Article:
The Spanish Colonial bones of the splendid city of 75,000 haven’t changed since we visited ten years ago. The historic buildings are still standing and assiduously protected, and San Miguel is still a Pueblo according our guide Carlos. The designation Ciudad or city is reserved for real sprawl. Yet, the pueblo bonito has become busier and more touristy and not for the better according to me. As a plodding student of the Spanish language, speaking the local lingo is an even less necessary than it was a decade ago. And so, I’d point you to Antigua, Guatemala for more immersion, better instruction, fewer English speakers and a cultural experience that rivals San Miguel. Smaller, more intimate and more comfortable for, dare I say, two thirds the price.

About four days into this visit I was touristed out. To quote the immortal Peggy Immel, “I get tired of wandering around looking at shit.” The woman has a way with words.

My sense of place comes from being in the culture not just an observer of it. It’s the reason that, like Bourdain, my fondest memories come from a food cart or a counter in the public market for a massive Cubano sandwich with every meat known to man including slices of hot dog. Need I mention that two of those suckers and two Boing fruit drinks set you back six bucks.

And to the subject of cost, depending on how you eat and drink, prices in the old Pueblo are creeping toward those of the US of A though an eight-course prix fixe dinner at the elegant Moxi in the Hotel Matilda was just $65. That’s half of a similar repast north of the border I’d say. But there may be more million-dollar homes in San Miguel than Santa Fe and that foretells something insidious.

When I look around in Spanish school, in better restaurants, galleries and music venues everybody is me, white and old. Might as well have stayed in Taos by that measure.

The drone of stores left me in shock by day four and our palatial if worn digs are just far enough up an unrelenting hill to make going to El Centro and back a workout and then some. My idea of a neighborhood is walking a couple of blocks for a baguette or a pastry, for a leisurely breakfast or a convivial drop in bar. Here it’s a twenty-minute proposition. Good thing taxis are cheap and plentiful. It’s roughly 60 pesos or $3.25 to downtown or back. Still Peggy and I try to walk to and from El Jardin unless it’s late night or we’re packing groceries.

Our neighborhood, Atascadero, is a kind of Gringo Gulch. It’s so Anglicized that there’s a croquet lawn at the top of the hill and half of the people we meet on the dreaded hill say “hello” not Buenos Dias.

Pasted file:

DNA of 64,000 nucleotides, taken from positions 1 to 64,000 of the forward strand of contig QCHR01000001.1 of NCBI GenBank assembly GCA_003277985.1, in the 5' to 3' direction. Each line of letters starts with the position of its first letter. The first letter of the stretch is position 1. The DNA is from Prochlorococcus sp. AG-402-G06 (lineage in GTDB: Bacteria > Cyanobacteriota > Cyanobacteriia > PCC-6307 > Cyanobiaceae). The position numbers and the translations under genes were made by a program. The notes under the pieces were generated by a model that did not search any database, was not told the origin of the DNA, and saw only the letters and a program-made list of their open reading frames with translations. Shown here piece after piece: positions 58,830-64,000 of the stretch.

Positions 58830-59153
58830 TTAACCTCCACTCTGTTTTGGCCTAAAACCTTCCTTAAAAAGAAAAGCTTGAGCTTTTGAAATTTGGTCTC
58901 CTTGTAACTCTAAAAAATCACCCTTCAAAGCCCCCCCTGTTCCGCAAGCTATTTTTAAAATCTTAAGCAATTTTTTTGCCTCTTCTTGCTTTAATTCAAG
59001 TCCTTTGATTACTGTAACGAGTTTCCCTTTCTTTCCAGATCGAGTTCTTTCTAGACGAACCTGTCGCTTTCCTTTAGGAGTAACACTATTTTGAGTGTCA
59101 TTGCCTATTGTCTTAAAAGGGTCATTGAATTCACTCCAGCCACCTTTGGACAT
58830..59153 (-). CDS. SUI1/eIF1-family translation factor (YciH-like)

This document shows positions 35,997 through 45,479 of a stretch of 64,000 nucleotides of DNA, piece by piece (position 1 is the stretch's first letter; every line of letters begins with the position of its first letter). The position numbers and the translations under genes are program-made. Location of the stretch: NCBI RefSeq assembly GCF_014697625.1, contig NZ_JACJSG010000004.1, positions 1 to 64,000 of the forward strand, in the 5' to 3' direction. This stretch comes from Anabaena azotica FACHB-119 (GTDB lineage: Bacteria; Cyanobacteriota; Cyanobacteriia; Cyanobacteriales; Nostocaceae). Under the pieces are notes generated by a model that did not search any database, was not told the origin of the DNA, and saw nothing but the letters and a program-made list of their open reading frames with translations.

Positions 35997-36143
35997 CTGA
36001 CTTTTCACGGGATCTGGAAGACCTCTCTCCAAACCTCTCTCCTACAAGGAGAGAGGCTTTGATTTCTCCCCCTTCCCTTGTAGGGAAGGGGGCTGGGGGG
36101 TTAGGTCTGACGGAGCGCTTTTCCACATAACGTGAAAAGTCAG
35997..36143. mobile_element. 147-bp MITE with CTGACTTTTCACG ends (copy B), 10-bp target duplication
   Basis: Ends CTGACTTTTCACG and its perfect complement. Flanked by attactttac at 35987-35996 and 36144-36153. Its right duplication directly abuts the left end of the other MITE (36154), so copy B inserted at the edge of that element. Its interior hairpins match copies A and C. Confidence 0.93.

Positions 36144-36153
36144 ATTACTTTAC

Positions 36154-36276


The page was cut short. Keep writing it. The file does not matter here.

Music has been a highlight of our trip so far. Our housemate, Bob Dempsey, made reservations to see the world class guitarist Gil Gutierrez and his trio play at the Instituto Allende the night after we arrived in San Miguel. We were excited to see Gutierrez whom we first heard play in 2008. Ten years ago we went to hear him thinking he’d be playing with Doc Severinsen, Johnny Carson’s long-time band leader but Severinson was ill. Still we were treated to an otherworldly musical performance sin Doc but with Señor Cartas, Gutierrez's partner at the time.

This time Gutierrez was joined by a jazz violinist and a drummer both from Mexico City and a bassist from San Miguel. Each was outstanding. Bob and our other housemate, Jamie Hindman, said they’d never heard a better musical performance anywhere and those dudes have seen it all.

Then on the second night of Los Dias de Los Muertos we sat on the tile floor of the Parroquia de San Miguel Arcángel to hear an orchestra and choir from Mexico City perform Mozart’s Requiem. That's the night that I almost got in a fight with a rude French jerk who tried to muscle a spot next to Peggy. I can see the headline now, "Elderly gringo clocks arrogant frog during Mozart performance."

Another night we watched a Flamenco troop in full Day of the Dead regalia dance, play and sing at Teatro Angela Peralta. Suffice it to say, there are more diversions in San Miguel than my simple mind and spirit can accommodate.

Until yesterday, we’ve had a paucity of time to just be. For me that’s writing, photographing and exercising. I’ve run exactly once, lifted precisely zero and that makes Steve a snippy SOB. It was the first time I felt I was “in” San Miguel and not watching a piece of performance art. I walked down to northeast corner of El Jardin for a breakfast of jugo de naranja, café Americano and Huevos Otomí, scrambled eggs in a white bean soup, I first tasted it in 2008 with my friend Lindsey Enderby and he never fails to mention it when we talk about San Miguel. This one’s for you, amigo.



Monday, November 05, 2018

Leather and Sinew




Sorry everybody. We haven’t had internet since Saturday morning meaning that I missed my first blog post in something like 12 years. That’s a little like getting the first ding on your new car. The next time will be easier.

I’m taking a small break from the string of posts that will allegedly be woven into a memoir before I croak. So, today a couple of street portraits are my feeble effort.

These sinewy gents were standing in front of the Mercado Publico a couple of blocks northeast of the Jardin. The Jardin or garden is the epicenter of San Miguel. The soul of the enchanting Spanish Colonial pueblo radiates out from its manicured beauty.

For you gearheads, these were a product of my oh so handy Sony RX100 Vl. Pretty happy with that bad boy.